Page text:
-           The Inverness Coal Field in the western part of the island along the Gulf of St. Lawrence is significantly smaller but hosted several mines.

Tourism in particular has grown throughout the post-Second World War era, especially the growth in vehicle-based touring, which was furthered by the creation of the Cabot Trail scenic drive. The scenery of the island is rivalled in northeastern North America by only Newfoundland;[citation needed] and Cape Breton Island tourism marketing places a heavy emphasis on its Scottish Gaelic heritage through events such as the Celtic Colours Festival, held each October, as well as promotions through the Gaelic College of Celtic Arts and Crafts. Whale-watching is a popular attraction for tourists. Whale-watching cruises are operated by vendors from Baddeck to Cheticamp. The most popular species of whale found in Cape Breton's waters is the Pilot whale.

Best Brew - Founded in 1820, Alexander Keith's is a brewery in Halifax, Canada. It is among the oldest commercial breweries in North America. (The oldest surviving brewing enterprise in Canada was established by John Molson in Montreal in 1786 while the oldest in the US, Yuengling, originally called Eagle Brewing, was founded in 1829 in Pottsville, PA.)

Keith's was founded by Alexander Keith who emigrated from Scotland in 1817. Keith moved the facility to its final location, a three-storey building on Hollis Street at Lower Water in the downtown area, in 1820. Keith had trained as a brewer in Edinburgh and London. His early product included ale, porter, ginger wine, table and spruce beers. Alexander Keith was mayor in 1843 and in 1853-54 and president of the Legislative Council from 1867 to his death in 1873.

Keith's brewery produces Keith's India Pale Ale, Keith's Red Amber Ale, Keith's Premium White, Keith's Light Ale, and Keith's Nova Scotia Style Pale Ale, Keith's Nova Scotia Style Lager, and Keith's Nova Scotia Style Brown Ale for US markets. Keith's first, most popular, and most widely distributed beer is its India Pale Ale. Keith's has also produced Keith's Ambrosia Blonde, Keith's Harvest Ale, and Keith's Tartan Ale as seasonal brews. Originally brewed in the Halifax brewery, Anheuser–Busch InBev expanded production of Alexander Keith's beers to breweries in Ontario (London), Quebec (Montreal), Newfoundland (St. John's), British Columbia (Creston), and New York State (Baldwinsville), in addition to the original Halifax brewery which now produces beer for all of the Maritime provinces.

STANLEY CUP NUMBER 5 – Congratulations to the Pittsburgh Penguins in winning the Stanley Cup (Rink Rats picked Nashville in six). A special congrats to St. Lawrence alumni in the Pittsburgh Penguin organization: Assistant Head Coach Jacques Martin (’75) and Director of Amateur Scouting Randy Sexton (’82).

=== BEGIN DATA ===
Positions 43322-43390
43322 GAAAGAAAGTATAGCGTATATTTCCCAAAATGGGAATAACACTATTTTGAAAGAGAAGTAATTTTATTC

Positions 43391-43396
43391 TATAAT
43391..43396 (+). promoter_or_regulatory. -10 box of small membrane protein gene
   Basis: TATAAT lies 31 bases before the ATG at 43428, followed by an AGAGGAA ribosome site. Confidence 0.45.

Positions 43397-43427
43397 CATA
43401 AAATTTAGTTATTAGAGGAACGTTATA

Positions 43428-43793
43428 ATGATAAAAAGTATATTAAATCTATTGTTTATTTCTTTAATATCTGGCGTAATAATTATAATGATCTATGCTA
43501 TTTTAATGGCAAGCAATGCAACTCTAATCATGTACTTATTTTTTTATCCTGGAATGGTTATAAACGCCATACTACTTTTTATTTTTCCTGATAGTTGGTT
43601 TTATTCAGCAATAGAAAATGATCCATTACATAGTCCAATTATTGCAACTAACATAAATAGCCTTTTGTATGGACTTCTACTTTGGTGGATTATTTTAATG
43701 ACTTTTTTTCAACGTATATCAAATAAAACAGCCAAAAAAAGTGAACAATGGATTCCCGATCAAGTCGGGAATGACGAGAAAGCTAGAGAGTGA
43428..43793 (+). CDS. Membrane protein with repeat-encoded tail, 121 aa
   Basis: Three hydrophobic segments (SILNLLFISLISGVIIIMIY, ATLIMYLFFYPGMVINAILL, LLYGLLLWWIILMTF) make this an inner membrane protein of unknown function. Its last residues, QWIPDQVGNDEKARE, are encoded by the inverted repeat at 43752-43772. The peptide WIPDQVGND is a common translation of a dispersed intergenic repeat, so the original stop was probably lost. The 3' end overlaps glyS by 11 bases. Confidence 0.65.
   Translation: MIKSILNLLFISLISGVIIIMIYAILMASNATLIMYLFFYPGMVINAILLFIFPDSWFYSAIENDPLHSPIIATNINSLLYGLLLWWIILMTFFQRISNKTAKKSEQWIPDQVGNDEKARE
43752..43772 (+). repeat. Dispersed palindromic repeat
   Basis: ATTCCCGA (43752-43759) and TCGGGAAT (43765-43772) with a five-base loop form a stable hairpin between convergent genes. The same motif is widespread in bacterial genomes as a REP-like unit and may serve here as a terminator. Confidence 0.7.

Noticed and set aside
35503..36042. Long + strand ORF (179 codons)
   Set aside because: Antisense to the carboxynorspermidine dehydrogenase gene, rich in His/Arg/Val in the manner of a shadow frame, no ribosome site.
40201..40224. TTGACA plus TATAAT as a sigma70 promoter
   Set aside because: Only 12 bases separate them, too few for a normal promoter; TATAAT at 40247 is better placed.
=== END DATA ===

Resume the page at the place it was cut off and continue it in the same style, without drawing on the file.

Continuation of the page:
SWAMI’S WEEK TOP PICKS

MLB Game of the Week (June 17) – Washington Nationals (38-24) visit New York Metropolitans (28-33), if the Mets want to get back into the National League East race they need to sweep this series, they win this game: 6 – 3.

Season to Date (43 - 19)

ON THIS DATE – June 11, 1961: Stormin Norman Cash became the first Detroit Tiger to hit a home run ball out of Tiger Stadium. Cash hit the ball over Tiger Stadium's right field roof four times in his career.

Norm Cash who spent almost his entire career with the Detroit Tigers: An outstanding power hitter, his 377 career home runs were the fourth most by an American League left-handed hitter when he retired, behind Babe Ruth, Ted Williams and Lou Gehrig; his 373 home runs with the Tigers rank second in franchise history behind his teammate Al Kaline (399). He also led the AL in assists three times and fielding percentage twice; he ranked among the all-time leaders in assists (4th, 1317) and double plays (10th, 1347) upon his retirement, and was fifth in AL history in games at first base (1943).

Norm Cash was also one of the last players to not wear a batting helmet.

MARKET WEEK - The five most valuable companies in the U.S. are all technology firms that employ far fewer workers than their industrial predecessors.

These companies symbolize the central issue of employment in a new age of technology, automation, and artificial intelligence. For example, Ford, which is worth a tenth of Facebook, employs 200,000 workers compared with Facebook's 17,000. Worse, Ford is cutting jobs, saying last month that it will lay off 1,400 workers despite record revenue.

The success of these tech giants highlights the changing face of corporate America -- three of them did not exist 25 years ago, and the other two are just 40. That such relatively young companies are on top illustrates the trend of a higher churn rate among American companies. According to consulting firm Innosight, the 33-year average tenure of companies on the S&P 500 in 1965 narrowed to 20 years in 1990 and the average tenure is forecast to shrink to 14 years by 2026.

Stocks, bonds, gold and bitcoin—assets that rarely move in unison—have all been surging this spring, an “everything rally” that leaves investors confounded about how to play the plodding U.S. expansion. Major U.S. stock indexes have soared to records this month, reflecting some investors’ confidence in the recovery. Prices of bonds, which often decline when stocks rise, have also risen lately, while U.K. terror attacks and U.S. political turmoil have increased gold’s following. The simultaneous gains have begun to concern some investors. Many point to a wave of money driving up asset prices, tied in part to lower bond yields and a lower dollar—a confluence of events they say feels good but can’t go on forever.